Age defining & death designing

The storytellers in our heads are full of warnings regarding our processes.

From demands to “act our age” when we are young and free-spirited, to “grow up and act your age” when we are blissfully unaware of the expectations that we forget the bliss, our passage through time is littered with age-defining memes.

The same blissful lack of awareness brings into play the early death-defying actions. A small child’s first steps, a young child’s cape inspired leap from a tree. Acts driven out of fearless exploration of reality that are met with mixed outcomes.

As we progress through our years, we adapt our behavior though trial and error and adjust our construct according to the memes that were validated through rather unconscious association and unintentional programming by those around us. By the time we have developed what we assume is free will, we have accumulated a construct of reality based on all the input prior to our assumed awareness.

The thread of the past weaves into the tapestry that creates our now and becomes our story of who and what we are. Our imprints become our touchstones of reality as our self meets the world around us, each of us slightly different from one another in our interpretation of all that there is.

Throughout our lives we have some constants that are validated continuously. We have parameters for existence biologically, like the need for air and water and sustenance. These constants are so ingrained  – so hard wired that we might assume we spend little time addressing them and yet they can become points of obsession for some, resulting in mixed outcomes from eating disorders to vegan vs carnivores. We get messages from our own bodies to keep us in check with what works and what does not, but the definitions of what works for us as individuals is not the same person to person, nor are our reactions to the messages.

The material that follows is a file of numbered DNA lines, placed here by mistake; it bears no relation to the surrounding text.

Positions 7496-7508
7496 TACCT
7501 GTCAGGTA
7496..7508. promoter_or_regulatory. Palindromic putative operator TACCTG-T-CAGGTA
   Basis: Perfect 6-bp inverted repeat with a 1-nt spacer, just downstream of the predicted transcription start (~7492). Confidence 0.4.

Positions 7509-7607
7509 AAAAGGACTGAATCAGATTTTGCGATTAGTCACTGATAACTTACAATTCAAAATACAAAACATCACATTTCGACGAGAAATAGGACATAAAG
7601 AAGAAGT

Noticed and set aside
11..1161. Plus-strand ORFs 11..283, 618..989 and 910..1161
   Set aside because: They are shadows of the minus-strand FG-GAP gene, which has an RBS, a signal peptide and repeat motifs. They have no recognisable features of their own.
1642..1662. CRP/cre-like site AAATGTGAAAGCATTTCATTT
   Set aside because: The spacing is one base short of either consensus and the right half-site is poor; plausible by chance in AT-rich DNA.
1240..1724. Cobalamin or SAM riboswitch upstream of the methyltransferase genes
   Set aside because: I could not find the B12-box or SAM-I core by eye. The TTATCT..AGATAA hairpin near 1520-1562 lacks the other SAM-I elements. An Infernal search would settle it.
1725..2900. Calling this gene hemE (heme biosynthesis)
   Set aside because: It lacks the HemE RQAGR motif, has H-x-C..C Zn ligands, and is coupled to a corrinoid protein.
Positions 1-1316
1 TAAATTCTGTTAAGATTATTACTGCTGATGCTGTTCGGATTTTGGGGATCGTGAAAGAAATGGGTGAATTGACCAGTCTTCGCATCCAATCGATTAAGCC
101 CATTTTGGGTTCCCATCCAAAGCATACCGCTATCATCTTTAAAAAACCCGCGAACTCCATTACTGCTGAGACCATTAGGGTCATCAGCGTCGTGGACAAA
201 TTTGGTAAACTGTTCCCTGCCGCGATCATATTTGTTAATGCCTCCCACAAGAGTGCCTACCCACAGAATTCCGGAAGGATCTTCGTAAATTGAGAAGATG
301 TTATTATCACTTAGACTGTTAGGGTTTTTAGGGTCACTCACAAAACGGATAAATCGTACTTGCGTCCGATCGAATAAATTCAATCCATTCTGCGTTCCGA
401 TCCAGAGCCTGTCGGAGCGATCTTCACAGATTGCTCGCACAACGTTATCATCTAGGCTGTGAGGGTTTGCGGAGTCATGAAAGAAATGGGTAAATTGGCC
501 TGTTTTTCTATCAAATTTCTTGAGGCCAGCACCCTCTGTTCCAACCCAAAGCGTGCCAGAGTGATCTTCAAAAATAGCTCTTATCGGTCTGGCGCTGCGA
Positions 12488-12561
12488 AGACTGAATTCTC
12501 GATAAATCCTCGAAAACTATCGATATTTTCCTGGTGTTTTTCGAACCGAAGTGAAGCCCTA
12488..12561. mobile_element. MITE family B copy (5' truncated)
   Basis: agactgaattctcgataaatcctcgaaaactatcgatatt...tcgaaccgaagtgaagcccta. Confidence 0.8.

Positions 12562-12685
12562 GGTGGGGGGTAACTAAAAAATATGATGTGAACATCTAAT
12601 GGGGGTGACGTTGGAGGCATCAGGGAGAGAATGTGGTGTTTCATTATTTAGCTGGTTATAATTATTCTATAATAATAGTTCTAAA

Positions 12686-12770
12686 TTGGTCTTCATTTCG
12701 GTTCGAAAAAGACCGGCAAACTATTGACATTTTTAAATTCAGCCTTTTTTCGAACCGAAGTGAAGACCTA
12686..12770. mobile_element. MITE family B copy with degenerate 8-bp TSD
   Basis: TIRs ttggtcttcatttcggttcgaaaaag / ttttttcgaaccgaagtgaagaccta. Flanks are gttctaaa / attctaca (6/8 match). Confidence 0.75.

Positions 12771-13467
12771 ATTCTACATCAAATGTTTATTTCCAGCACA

Death is another constant. We all are born and we all will die. Two events in every life on earth that are hard rules, steady realities, unbroken by differences. The circumstances however are as varied as the grains of sand in all the universe. These opening and closing notes of our individuality are great mysteries at either end of our now.

Now. Would our fleeting moments have meaning without our construct of interpretation?


It dawned on me that at the age of 65 I really probably would only have about 20 years max of good life left… by good life I mean healthy enough mentally and physically to be responsible for our own daily maintenance…. and that is if all goes well!

Yet I clearly recall my reality at about 16 being the same…. 20 years max. 40 years has passed since that bad math. At 16 I was told if I did not have more surgeries on my knees I would end up in a wheelchair by 30. Having been there, done that my 16 year old self said, live well die young”.